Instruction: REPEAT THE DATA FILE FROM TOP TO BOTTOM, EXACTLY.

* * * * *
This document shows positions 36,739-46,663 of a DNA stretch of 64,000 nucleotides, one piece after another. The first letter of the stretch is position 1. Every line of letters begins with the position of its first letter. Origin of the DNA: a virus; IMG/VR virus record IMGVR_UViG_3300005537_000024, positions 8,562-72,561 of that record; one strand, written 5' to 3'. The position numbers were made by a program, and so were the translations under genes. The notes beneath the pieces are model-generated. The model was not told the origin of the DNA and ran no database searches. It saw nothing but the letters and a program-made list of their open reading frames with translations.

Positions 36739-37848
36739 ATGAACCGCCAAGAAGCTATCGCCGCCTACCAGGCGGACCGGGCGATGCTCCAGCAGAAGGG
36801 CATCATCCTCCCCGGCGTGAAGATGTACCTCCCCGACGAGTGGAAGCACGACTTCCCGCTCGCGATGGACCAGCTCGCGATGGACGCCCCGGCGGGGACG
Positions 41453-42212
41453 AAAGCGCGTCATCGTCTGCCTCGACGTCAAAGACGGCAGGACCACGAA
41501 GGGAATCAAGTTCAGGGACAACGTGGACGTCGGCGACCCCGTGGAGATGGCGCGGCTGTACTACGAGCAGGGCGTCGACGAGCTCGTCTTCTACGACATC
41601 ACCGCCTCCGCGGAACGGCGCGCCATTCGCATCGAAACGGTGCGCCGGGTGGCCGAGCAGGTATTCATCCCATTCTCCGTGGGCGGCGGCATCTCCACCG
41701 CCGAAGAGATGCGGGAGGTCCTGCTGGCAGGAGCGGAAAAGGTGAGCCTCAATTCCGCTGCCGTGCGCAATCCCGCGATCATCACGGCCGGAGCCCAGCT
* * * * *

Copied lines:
This document shows positions 36,739-46,663 of a DNA stretch of 64,000 nucleotides, one piece after another. The first letter of the stretch is position 1. Every line of letters begins with the position of its first letter. Origin of the DNA: a virus; IMG/VR virus record IMGVR_UViG_3300005537_000024, positions 8,562-72,561 of that record; one strand, written 5' to 3'. The position numbers were made by a program, and so were the translations under genes. The notes beneath the pieces are model-generated. The model was not told the origin of the DNA and ran no database searches. It saw nothing but the letters and a program-made list of their open reading frames with translations.

Positions 36739-37848
36739 ATGAACCGCCAAGAAGCTATCGCCGCCTACCAGGCGGACCGGGCGATGCTCCAGCAGAAGGG
36801 CATCATCCTCCCCGGCGTGAAGATGTACCTCCCCGACGAGTGGAAGCACGACTTCCCGCTCGCGATGGACCAGCTCGCGATGGACGCCCCGGCGGGGACG
Positions 41453-42212
41453 AAAGCGCGTCATCGTCTGCCTCGACGTCAAAGACGGCAGGACCACGAA
41501 GGGAATCAAGTTCAGGGACAACGTGGACGTCGGCGACCCCGTGGAGATGGCGCGGCTGTACTACGAGCAGGGCGTCGACGAGCTCGTCTTCTACGACATC
41601 ACCGCCTCCGCGGAACGGCGCGCCATTCGCATCGAAACGGTGCGCCGGGTGGCCGAGCAGGTATTCATCCCATTCTCCGTGGGCGGCGGCATCTCCACCG
41701 CCGAAGAGATGCGGGAGGTCCTGCTGGCAGGAGCGGAAAAGGTGAGCCTCAATTCCGCTGCCGTGCGCAATCCCGCGATCATCACGGCCGGAGCCCAGCT